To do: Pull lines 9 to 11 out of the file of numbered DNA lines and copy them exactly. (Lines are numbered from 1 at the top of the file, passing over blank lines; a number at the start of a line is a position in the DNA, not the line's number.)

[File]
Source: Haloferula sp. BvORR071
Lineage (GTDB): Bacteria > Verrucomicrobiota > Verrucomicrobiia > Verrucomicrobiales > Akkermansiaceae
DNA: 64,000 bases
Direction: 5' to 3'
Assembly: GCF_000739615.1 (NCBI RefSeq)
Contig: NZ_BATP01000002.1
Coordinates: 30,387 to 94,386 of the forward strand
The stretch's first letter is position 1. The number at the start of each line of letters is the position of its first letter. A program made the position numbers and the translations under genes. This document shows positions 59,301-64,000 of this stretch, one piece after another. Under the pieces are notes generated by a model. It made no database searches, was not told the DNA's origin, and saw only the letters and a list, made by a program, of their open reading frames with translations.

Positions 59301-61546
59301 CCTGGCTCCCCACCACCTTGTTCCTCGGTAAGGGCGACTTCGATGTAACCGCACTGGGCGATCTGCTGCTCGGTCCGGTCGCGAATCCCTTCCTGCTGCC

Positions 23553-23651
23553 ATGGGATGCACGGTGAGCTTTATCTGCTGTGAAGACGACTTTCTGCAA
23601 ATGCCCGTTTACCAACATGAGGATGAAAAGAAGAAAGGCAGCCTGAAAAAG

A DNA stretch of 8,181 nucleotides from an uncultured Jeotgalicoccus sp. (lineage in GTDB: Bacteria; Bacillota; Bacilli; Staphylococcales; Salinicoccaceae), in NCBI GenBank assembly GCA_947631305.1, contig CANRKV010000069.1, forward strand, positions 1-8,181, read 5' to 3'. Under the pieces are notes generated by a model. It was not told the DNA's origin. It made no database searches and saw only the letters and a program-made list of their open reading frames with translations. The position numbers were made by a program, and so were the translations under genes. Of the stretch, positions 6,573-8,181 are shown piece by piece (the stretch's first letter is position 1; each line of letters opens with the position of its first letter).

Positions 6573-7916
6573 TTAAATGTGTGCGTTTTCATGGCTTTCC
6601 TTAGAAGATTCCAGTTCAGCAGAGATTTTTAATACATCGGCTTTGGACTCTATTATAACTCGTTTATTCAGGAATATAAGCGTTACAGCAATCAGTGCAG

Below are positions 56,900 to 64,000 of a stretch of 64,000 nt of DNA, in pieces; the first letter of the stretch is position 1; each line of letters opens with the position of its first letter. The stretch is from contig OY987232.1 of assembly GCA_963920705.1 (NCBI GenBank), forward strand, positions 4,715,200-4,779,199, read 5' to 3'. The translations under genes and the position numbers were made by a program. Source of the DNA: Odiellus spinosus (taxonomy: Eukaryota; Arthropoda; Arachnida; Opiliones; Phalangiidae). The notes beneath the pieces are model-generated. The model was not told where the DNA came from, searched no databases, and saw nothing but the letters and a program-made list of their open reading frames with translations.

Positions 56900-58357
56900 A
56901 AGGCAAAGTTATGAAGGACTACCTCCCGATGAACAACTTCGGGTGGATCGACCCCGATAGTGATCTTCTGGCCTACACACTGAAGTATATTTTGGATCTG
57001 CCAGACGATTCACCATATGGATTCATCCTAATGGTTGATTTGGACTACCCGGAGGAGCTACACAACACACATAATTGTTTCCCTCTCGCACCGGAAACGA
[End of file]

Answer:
Positions 59301-61546
59301 CCTGGCTCCCCACCACCTTGTTCCTCGGTAAGGGCGACTTCGATGTAACCGCACTGGGCGATCTGCTGCTCGGTCCGGTCGCGAATCCCTTCCTGCTGCC

Positions 23553-23651